The urban congregation is back! At least, it appears to be on its way. For most of my forty years in ministry, people have talked about the demise of the urban congregation. In fact, many city churches have closed or been reduced to tiny memberships. However, much of what was working against urban congregations in the last part of the twentieth century seems to be working for/with urban churches in the first part of the 21st century.
Today, cities large and small are experiencing amazing revitalizations. For example, the city where I live, Washington, D.C., now has the lowest median age of any metro area in the U.S. Young people are moving into D.C. itself and near-in suburbs such as Arlington, Virginia, attracted to areas where mass transit allows them to live car-less. The same phenomenon is happening around the country. Says Henry Bernstein, an economic development expert, “This generation wants more things at their fingertips, rather than having to jump in a car to get to the mall or go to eat.” Millennials also are attracted to the racial, ethnic and other forms of diversity increasingly found in urban populations. An added plus: neighborhoods in many cities that were crime-ridden twenty years ago are now considered safe.
Some urban congregations are already direct beneficiaries of the changes around them. The congregation I served for thirty years grew from a core membership of 70 (most of whom are over the age of 65) to 350 (two-thirds of them under 45). While there were many reasons for that growth, it certainly didn’t hurt that young people were increasingly attracted to urban settings during that time frame. Around the nation, there are urban congregations whose ministries have successfully targeted the millennials as prospective members.
Many city pastors describe a welcome wave of younger newcomers to their pews. However, it isn’t just young people who are moving into America’s cities. The Washington Post reports that some baby boomers are selling their large suburban houses for smaller spaces in city core neighborhoods. Like the millennials, they enjoy the ability to walk to stores, entertainment and restaurants.
It isn’t just big city cores that are experiencing revivals. It is happening in well-planned small towns around the country. The Wall Street Journal describes the remarkable turnaround of downtown Wabash, Indiana, a city of just over 10,000 residents. Wabash’s downtown area now looks and feels like a trendy urban neighborhood complete with good restaurants, hotels and entertainment venues.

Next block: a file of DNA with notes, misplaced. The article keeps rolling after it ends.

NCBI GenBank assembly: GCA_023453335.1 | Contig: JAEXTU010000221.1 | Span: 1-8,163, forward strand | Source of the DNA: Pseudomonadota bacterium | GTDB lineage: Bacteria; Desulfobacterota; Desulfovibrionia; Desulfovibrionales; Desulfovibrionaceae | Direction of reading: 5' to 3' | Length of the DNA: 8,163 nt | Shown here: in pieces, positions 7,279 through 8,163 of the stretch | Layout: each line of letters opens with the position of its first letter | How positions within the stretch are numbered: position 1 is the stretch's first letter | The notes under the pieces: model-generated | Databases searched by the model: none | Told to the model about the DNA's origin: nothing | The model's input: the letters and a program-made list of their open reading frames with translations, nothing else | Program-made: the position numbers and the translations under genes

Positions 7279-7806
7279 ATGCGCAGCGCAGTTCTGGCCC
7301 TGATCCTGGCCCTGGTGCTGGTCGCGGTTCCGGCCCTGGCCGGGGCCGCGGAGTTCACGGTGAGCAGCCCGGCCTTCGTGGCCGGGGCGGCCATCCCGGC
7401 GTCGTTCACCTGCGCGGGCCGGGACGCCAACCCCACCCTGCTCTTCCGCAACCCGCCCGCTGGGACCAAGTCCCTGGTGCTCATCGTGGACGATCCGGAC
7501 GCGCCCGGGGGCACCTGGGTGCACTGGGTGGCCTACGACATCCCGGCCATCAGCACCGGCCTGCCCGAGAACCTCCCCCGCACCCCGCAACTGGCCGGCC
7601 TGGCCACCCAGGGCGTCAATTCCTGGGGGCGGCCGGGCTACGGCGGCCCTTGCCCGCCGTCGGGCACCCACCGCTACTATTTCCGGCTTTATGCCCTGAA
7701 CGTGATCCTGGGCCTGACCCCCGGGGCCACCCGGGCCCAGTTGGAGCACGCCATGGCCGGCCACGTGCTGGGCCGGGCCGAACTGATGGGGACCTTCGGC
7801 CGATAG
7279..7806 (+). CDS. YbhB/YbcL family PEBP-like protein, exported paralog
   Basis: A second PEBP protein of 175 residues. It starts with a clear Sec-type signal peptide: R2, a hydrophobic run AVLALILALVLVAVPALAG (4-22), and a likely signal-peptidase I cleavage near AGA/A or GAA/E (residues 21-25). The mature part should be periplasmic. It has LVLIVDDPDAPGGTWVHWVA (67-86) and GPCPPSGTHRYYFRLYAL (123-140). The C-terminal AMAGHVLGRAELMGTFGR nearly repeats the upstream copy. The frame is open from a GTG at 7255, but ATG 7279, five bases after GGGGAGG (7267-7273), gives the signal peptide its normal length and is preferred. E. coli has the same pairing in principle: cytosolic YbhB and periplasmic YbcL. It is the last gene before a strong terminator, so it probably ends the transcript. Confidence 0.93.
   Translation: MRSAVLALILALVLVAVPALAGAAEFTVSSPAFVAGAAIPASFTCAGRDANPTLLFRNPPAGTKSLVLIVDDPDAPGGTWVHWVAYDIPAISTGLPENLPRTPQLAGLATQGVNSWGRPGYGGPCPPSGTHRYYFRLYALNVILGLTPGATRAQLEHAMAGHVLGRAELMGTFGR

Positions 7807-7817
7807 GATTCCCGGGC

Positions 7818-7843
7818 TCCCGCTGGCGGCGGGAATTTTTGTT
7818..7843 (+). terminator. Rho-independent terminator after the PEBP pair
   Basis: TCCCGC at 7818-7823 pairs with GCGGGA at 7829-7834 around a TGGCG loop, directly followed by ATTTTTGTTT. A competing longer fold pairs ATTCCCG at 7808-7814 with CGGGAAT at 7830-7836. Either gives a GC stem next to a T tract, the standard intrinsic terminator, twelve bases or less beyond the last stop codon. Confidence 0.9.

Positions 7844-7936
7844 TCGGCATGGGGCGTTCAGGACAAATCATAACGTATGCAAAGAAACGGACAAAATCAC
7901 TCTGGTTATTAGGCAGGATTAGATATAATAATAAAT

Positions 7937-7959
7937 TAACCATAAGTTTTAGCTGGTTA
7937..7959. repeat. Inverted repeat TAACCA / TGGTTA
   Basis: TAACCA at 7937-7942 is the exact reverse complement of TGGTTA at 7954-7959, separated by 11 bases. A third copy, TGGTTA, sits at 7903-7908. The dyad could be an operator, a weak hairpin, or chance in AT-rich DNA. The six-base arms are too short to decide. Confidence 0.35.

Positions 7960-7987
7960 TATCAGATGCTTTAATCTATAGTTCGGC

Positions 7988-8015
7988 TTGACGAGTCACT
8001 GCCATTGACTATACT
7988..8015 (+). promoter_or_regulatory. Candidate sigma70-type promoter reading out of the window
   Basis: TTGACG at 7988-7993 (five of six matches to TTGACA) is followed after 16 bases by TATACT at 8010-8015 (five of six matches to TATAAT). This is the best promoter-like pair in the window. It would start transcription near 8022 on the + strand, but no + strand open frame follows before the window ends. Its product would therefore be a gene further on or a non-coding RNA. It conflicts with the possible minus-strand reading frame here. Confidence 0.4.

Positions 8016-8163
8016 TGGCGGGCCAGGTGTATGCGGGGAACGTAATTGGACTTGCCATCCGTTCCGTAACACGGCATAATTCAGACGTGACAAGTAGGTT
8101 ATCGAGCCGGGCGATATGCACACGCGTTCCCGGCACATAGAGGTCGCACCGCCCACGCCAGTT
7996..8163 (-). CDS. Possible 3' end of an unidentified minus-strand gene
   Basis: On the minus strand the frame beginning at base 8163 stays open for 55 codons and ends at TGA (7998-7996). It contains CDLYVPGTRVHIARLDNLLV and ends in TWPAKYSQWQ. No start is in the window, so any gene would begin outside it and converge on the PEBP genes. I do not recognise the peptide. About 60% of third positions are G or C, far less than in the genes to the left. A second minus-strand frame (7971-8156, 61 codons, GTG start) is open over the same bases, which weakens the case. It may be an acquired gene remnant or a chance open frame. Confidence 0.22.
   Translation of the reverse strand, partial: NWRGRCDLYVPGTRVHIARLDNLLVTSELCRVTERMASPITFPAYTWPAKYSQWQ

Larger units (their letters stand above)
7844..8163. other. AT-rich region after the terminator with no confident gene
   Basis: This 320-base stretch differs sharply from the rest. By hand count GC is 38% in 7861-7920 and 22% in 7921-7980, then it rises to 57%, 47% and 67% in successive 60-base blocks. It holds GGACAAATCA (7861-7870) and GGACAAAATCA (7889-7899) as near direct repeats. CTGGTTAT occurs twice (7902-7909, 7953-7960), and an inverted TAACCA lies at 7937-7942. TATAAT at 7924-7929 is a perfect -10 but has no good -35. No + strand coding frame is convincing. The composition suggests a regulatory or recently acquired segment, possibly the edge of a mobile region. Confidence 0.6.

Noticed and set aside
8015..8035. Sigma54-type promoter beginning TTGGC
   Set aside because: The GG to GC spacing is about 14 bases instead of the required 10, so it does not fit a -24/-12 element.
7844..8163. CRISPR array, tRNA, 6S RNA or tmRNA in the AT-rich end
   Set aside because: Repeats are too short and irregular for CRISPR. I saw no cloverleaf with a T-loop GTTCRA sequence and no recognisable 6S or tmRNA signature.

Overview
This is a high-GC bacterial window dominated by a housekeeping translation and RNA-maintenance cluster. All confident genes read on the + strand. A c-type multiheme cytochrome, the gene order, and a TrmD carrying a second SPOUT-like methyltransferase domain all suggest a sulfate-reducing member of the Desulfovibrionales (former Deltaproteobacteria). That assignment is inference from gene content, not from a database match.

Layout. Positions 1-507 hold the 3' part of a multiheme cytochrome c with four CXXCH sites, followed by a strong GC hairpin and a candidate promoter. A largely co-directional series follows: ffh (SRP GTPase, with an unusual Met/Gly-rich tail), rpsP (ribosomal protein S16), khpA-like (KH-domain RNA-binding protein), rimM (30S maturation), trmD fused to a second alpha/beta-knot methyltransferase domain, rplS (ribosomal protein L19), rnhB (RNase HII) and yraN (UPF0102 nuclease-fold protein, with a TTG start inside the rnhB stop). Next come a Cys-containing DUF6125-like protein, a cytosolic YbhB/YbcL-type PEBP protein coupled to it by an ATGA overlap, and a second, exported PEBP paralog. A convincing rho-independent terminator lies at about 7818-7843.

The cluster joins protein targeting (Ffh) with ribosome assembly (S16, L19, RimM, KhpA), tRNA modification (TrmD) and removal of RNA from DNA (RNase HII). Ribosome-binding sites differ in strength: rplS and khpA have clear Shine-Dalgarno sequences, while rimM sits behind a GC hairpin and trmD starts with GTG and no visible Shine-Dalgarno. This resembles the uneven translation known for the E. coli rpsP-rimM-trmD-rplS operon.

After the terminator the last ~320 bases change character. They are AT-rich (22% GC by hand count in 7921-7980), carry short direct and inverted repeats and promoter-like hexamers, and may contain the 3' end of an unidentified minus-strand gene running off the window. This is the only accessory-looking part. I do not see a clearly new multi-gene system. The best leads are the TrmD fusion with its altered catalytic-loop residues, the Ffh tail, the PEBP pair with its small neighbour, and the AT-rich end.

While some may argue that attraction to urban living does not transfer to attraction to organized religion, I beg to differ. First and most important, in a recent Pew poll, 68% of millennials said that they are “absolutely certain” that God exists. If congregations can’t help some of those folks to move from certainty about God’s existence to some level of participation in a congregation, then we are demonstrating a tremendous lack of creativity.
Furthermore, millennials seek a sense of community. Many congregations are pillars of the neighborhoods in which they reside. Their buildings have been in key urban locations from the days of the Civil War. When other congregations joined the flight to the suburbs, these congregations stayed put. Their rootedness as part of the community has to be appealing to some of the new residents who are looking to become a part of their communities.
From the striking changes taking place in urban America, there are a number of implications for congregations and denominations moving forward:
- If I were in charge of a denominational judicatory (there is no threat of that happening!), I would be finding ways to start new churches in urban core areas. I would definitely stop selling urban church buildings and instead find young clergy who want to revitalize them along with the neighborhoods in which they are located. I would search for funds to adequately staff urban churches and maintain their facilities (Why is the need to maintain a facility such a toxic subject in many congregations? You can’t run a feeding program or a pre-school in a facility that doesn’t meet the building code!)
- If I were a lay leader of a city congregation, I would find a young, energetic pastoral leader under the age of 45 who understands what young urbanites want and need.
- If I were the pastor of a city church I would stop thinking about my congregation surviving and start thinking like an entrepreneur who is faced with the opportunity of a lifetime.
Historians can and will evaluate why congregations failed to adapt to the changing urban environment during the last half of the twentieth century, when suburbs became a very popular place to live. In many instances, urban congregations simply refused to change with the changing times. But that is history.
At this time of year, in Washington, D.C., the sight of tiny crocus plants coming out of the ground is a sign of grand things to come—cherry blossoms, azaleas, and dogwoods. In my opinion, the sight of some congregations thriving in our revitalized city neighborhoods is also a sign of better things to come. But we have to pay attention to what is happening around us. We didn’t pay attention when the cities were in decline. Let’s not make the same mistake as they enter a new prime-time.
[box]John Wimberly is the author of the new Alban book Mobilizing Congregations: How Teams Can Motivate Members and Get Things Done. He consults with congregations on issues such as the creation and implementation of strategic plans, congregational growth and the empowering use of endowments. John served congregations for 38 years, thirty of them at Western Presbyterian Church in Washington, DC. His quest for continuing personal, spiritual and professional growth led John to complete a PhD in systematic theology and an Executive MBA program.[/box]